Yaya Toure was naming his best XI this week. He picked a three-man defence, with Andres Iniesta the holding midfielder. His right wing-back was Leroy Sane, his left wing-back was Thierry Henry. Lionel Messi and Sergio Aguero were in central midfield, so he could accommodate Didier Drogba and Samuel Eto’o up front.
Pogba is offering ringing endorsements of Ole Gunnar Solkjaer, privately and publicly, now he is free of defensive shackles. His brother Mathias, a third-tier footballer in France, was even more direct.
Paul Pogba cannot just ‘go play’ – there has to be discipline in midfield or the team falls apart
‘The problem was Jose Mourinho right down the line,’ he said. ‘I know my brother, you tell him, “Go — go play”, the rest he will do.’
Go play. The emptiest words in football’s lexicon. Messi can go play. Cristiano Ronaldo can go play. Most of those in Toure’s XI could, too.
Pogba? He’s a central midfielder. There has to be discipline and responsibility in his game, or the team falls apart. There will be times when he must track, or defend. If Solskjaer is winning hearts and minds at Manchester United with empty promises about just going out and playing, it is a matter of time before he comes unstuck.
It almost happened at Wembley on Sunday. The result and performance were a triumph for Solskjaer but he will know that with better finishing from Tottenham in the second half he could have lost — and part of the reason was Pogba decided to just play.
There were 43 minutes gone when Tottenham lost Moussa Sissoko. Until that point he had been keeping a steady eye on Pogba, but within a minute of his departure, the Manchester United man played the pass of the game to put in Marcus Rashford for United’s goal.
Without a defensive midfield detail to guard him, it seemed Pogba might run riot in the second half — instead he as good as knocked off. He barely tracked back, he lost the ball in positions that launched Tottenham counter- attacks — and David de Gea ended up saving United.
There were some outstanding, dutiful defensive performances to earn three points, but Pogba’s was not among them. Yet after the game he was lauded, and lauded Solskjaer in turn, too. Increasingly, we hear United’s players want the caretaker to get the job. No doubt they do if the mantra is go play.
‘I had to defend too much before,’ Pogba explained. ‘This is my position. The manager tells me to get in the box and score goals. The best example is Frank Lampard.’
Pogba played a match-winning pass against Tottenham, but switched off as United defended
Is it? Pogba has 58 goals in his entire career. Lampard got more than that in any three seasons added together between 2004-05 and 2009-10. He also matched Pogba’s total in just the final five seasons of his career, including his time in New York and as a sub with Manchester City.
Pogba has never scored more than eight goals in any league season. Lampard beat that total for 10 years straight. He averaged a goal every 3.07 games for Chelsea; Pogba one every 5.23 for Juventus, even before Mourinho put on the brakes.
So Pogba is a midfield player. A very fine one, capable of playing a match-winning pass and dominating big matches, but a midfield player nonetheless.
He doesn’t get a free rein. He doesn’t get to go play. He has to do his work, and follow his man when necessary — particularly in a team that already includes three forwards in Marcus Rashford, Anthony Martial and, when he is fit, Alexis Sanchez.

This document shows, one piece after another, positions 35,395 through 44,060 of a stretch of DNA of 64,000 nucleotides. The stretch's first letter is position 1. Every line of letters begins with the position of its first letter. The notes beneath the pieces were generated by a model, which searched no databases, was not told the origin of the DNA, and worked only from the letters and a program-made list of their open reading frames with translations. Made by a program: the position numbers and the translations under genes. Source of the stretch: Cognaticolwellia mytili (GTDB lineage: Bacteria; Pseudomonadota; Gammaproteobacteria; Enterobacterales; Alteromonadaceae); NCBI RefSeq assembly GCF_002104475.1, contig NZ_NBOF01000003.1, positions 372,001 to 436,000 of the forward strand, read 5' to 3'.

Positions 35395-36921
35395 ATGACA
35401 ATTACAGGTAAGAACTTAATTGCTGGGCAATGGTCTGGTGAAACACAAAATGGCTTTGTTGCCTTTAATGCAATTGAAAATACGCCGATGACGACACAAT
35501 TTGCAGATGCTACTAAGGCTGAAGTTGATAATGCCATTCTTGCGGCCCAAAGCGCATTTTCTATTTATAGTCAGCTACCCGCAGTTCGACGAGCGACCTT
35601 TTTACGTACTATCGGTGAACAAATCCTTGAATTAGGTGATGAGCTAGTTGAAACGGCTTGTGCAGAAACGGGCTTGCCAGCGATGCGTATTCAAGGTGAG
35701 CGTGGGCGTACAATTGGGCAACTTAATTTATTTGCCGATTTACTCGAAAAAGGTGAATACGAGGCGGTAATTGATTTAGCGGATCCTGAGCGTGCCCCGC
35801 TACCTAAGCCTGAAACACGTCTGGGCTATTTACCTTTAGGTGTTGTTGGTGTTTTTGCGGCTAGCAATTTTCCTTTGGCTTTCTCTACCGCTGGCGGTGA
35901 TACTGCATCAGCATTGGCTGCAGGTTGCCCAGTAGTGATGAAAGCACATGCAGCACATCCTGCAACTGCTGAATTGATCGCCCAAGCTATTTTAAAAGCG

For if Pogba doesn’t do his shift then that attitude will spread and if Solskjaer isn’t prepared to tell him the truth about his role, then he’s not the man for the job. Sir Alex Ferguson didn’t require anyone to just play: not Paul Scholes, not Ryan Giggs, not even Ronaldo.
Pogba does not have the goal return to justify being given free rein to play as he pleases
Listen to Sam, Huddersfield
Sam Allardyce is justifiably proud of having avoided relegation as a Premier League manager, so it is no surprise he is steering clear of Huddersfield.
He is right, too, in identifying their problem: 13 goals in 22 matches. Huddersfield are doomed unless they sign a prolific striker, and there is little indication they have the finance or will to do that in this transfer window.
Allardyce’s advice? Prepare for the Championship next season and hope to regroup to return at the first attempt. Allardyce would know.
It is no surprise Sam Allardyce is steering clear of the managerial position at Huddersfield
Spurs’ lack of depth threatens their top four bid
Harry Kane’s injury is viewed as an opportunity for Tottenham to show they are not a one-man team – but Tottenham are a one-man team. Not in a derogatory sense, but because Kane is their only elite-class striker.
Son Heung-min is away on international duty, Lucas Moura is returning from injury and both tend to play supporting roles, rather than leading the line. This leaves Fernando Llorente, who last scored a Premier League goal on January 2, 2018.
The best option may yet be to play Moura, if fit, with Dele Alli in support, but that is not the same as having Kane.
Tottenham’s squad is relatively small, and when injuries bite, they become a one-man team in several positions. Yet still they reduce.
Given their paucity of options in midfield, why sell Mousa Dembele to China? Daniel Levy may consider £11million a good deal for a 31-year-old who is out of contract in the summer, but is it, in the circumstances?
Tottenham are a point ahead of Chelsea who have played without a striker of Kane’s talent all season — and that may be about to change with the arrival of Gonzalo Higuain.
Meanwhile, Manchester United are coming strong, rejuvenated by Ole Gunnar Solskjaer. The depth of Tottenham’s squad could make the difference in securing a Champions League place next season. Why weaken?
Harry Kane’s injury is viewed as an opportunity for Tottenham – but they are a one-man team
O’Neill’s romantic tale is unlikely to have a happy ending
Martin O’Neill should be the perfect manager of Nottingham Forest. Who doesn’t love the romance of the former player coming to the rescue of the club he loves?
The hope is that O’Neill succeeds and, most importantly, that he is given time to do so. And that, sadly, is where the romance ends.